Last week, actor Jussie Smollett reported a violent physical attack he suffered that is currently being investigated as a hate crime. The attackers shouted racist and homophobic slurs and chanted ‘this is MAGA country,’ referring to President Trump’s slogan, Make America Great Again. Unfortunately, Smollett’s attack is not isolated, but rather part of a larger national pattern. Since 2016, there has been a 17% increase in reported hate crimes in the United States. This cannot be isolated from the vitriol present in our political atmosphere.
Recognizing the divisive political rhetoric can be internalized from a young age, many of Generation Citizen’s students have identified racial and queerphobic violence as issues that affect their communities, and in turn, advocated for concrete policy-based solutions to this crisis. Over the last two years, in New York City alone, hundreds of GC students have advocated for action on these issues. Students as young as 12 years of age pursued goals like funding for education to address the anti-LGBTQ violence in their schools, and institutionalizing support networks through counselling services for students who have experienced racial profiling.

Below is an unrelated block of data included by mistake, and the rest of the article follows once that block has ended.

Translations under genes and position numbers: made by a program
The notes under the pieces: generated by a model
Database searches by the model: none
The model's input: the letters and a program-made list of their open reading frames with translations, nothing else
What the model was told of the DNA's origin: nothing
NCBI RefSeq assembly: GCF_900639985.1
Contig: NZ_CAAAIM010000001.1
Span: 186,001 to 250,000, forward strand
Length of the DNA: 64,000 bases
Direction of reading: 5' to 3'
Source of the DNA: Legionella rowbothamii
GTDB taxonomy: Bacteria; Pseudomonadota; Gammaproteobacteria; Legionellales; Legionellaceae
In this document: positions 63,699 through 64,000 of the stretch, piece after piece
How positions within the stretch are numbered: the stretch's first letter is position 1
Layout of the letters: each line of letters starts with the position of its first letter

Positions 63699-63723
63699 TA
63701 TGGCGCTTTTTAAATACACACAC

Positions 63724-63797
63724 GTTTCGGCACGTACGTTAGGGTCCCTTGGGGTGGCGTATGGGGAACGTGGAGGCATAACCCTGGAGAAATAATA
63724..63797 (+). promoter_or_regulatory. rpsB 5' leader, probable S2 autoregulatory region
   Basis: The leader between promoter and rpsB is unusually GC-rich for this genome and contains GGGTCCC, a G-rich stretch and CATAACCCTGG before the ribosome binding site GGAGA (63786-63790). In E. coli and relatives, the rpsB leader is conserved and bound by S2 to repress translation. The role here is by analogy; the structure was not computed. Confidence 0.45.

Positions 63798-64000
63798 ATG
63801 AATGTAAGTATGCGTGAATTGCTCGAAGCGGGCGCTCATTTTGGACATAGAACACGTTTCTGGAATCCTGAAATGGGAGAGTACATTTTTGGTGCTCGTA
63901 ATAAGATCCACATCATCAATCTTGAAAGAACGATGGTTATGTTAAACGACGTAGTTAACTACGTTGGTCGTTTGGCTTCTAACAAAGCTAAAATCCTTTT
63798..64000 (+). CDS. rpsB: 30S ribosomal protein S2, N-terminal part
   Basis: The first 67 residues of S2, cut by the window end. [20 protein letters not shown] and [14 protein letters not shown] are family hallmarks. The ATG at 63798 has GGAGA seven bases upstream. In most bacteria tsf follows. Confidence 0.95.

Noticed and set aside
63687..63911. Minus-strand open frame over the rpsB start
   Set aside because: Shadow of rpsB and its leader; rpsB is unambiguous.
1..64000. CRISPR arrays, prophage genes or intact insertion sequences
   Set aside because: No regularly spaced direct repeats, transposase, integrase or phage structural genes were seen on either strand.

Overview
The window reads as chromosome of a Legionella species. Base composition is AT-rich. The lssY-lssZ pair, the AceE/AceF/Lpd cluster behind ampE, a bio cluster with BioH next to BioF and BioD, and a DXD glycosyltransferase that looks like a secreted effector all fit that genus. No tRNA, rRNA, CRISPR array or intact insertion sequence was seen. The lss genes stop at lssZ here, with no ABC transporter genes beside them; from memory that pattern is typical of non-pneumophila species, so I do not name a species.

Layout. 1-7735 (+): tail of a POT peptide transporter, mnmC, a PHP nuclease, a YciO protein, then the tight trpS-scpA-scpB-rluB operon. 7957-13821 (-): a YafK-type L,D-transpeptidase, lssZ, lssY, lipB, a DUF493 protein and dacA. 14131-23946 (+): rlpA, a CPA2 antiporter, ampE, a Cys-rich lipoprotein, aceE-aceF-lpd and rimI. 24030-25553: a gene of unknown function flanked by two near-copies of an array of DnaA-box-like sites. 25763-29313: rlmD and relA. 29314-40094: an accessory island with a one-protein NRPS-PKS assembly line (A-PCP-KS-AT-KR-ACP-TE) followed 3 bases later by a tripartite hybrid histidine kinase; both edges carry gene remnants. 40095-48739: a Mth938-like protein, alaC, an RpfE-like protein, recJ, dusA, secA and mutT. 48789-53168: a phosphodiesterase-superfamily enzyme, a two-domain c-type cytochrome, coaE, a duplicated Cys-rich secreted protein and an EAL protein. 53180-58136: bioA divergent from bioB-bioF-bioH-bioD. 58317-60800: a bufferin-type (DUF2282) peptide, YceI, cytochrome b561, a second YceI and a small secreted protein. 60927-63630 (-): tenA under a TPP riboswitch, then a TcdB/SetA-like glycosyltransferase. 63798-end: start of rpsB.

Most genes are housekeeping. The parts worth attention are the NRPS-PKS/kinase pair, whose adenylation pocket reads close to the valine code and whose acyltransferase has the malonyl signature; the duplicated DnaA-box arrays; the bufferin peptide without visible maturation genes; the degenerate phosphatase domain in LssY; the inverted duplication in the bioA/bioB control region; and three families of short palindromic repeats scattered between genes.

To these students, we stand with you: we share in solidarity, and we are committed to supporting and elevating your continued advocacy around these issues.
For immediate information about this week’s incident, as well as resources for youth who have been affected by these recent reports of hate violence, please consider the following:
- A report of the attack on Jussie Smollett (please note that there are quoted slurs and descriptions of violence in this account)
- A resource from Facing History and Ourselves to support educators and community leaders in addressing hate violence
- A list of organizations nationwide offering resources and support to queer and trans people of color
As Generation Citizen prepares for our 10th year of Action Civics programming, we unequivocally stand in support of students’ powerful leadership as young voices leading the movement against these patterns of violence and hatred. We can do better than this as a country. If we listen to our students as they articulate a path forward, we can reach that better democracy.